Effective November 2016, the Sentencing Commission amended § 2G2.2(b)(3)(B) to reject the view that a defendant's knowing use of file-sharing software generally satisfies the requirements for a five-level enhancement. The amended guideline provides that the enhancement applies if "the defendant distributed in exchange for any valuable consideration." USSG § 2G2.2(b)(3)(B) (2016); see USSG App. C, amend. 801. This means that the increase applies where a defendant "agreed to an exchange with another person under which the defendant knowingly distributed to that other person for the specific purpose of obtaining something of valuable consideration from that other person, such as other child pornographic material, preferential access to child pornographic material, or access to a child." Id., comment. (n.1). Going forward, therefore, this court's contrary precedents concerning § 2G2.2(b)(3)(B) have been superseded by amendment.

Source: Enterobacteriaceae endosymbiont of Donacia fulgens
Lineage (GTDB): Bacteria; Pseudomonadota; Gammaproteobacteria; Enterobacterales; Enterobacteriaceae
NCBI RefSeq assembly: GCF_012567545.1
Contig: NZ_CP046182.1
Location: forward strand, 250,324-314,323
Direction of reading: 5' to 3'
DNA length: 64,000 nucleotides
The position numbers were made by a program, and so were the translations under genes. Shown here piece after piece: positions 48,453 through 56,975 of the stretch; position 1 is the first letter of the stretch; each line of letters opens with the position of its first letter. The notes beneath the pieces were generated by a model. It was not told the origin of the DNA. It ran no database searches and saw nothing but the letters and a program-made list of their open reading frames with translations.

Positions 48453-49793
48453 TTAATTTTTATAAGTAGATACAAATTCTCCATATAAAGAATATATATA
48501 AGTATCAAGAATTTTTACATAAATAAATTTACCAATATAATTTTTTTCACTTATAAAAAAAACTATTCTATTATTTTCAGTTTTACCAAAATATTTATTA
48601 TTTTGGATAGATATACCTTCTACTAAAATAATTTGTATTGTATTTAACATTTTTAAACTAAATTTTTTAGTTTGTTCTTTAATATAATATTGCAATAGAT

Hansen was sentenced before the amendment became effective, so the district court properly applied the former guideline and this court's then-existing precedent to determine whether the five-level adjustment was warranted. USSG § 1B1.11(a); United States v. Adams, 509 F.3d 929, 932 n.4 (8th Cir. 2007). The Commission did not apply the amendment retroactively. See USSG § 1B1.10(d) (2016). Hansen points out, however, that the Commission thought Amendment 801 would "clarify" the guideline, and that a court should consider subsequent guideline amendments "to the extent that such amendments are clarifying rather than substantive changes." USSG § 1B1.11(b)(2); see United States v. King, 280 F.3d 886, 891 (8th Cir. 2002). Although the November 2016 amendment changes the law of this circuit, it can still be considered "clarifying" if it does not conflict with the preexisting guideline. United States v. Diaz-Diaz, 135 F.3d 572, 581 (8th Cir. 1998).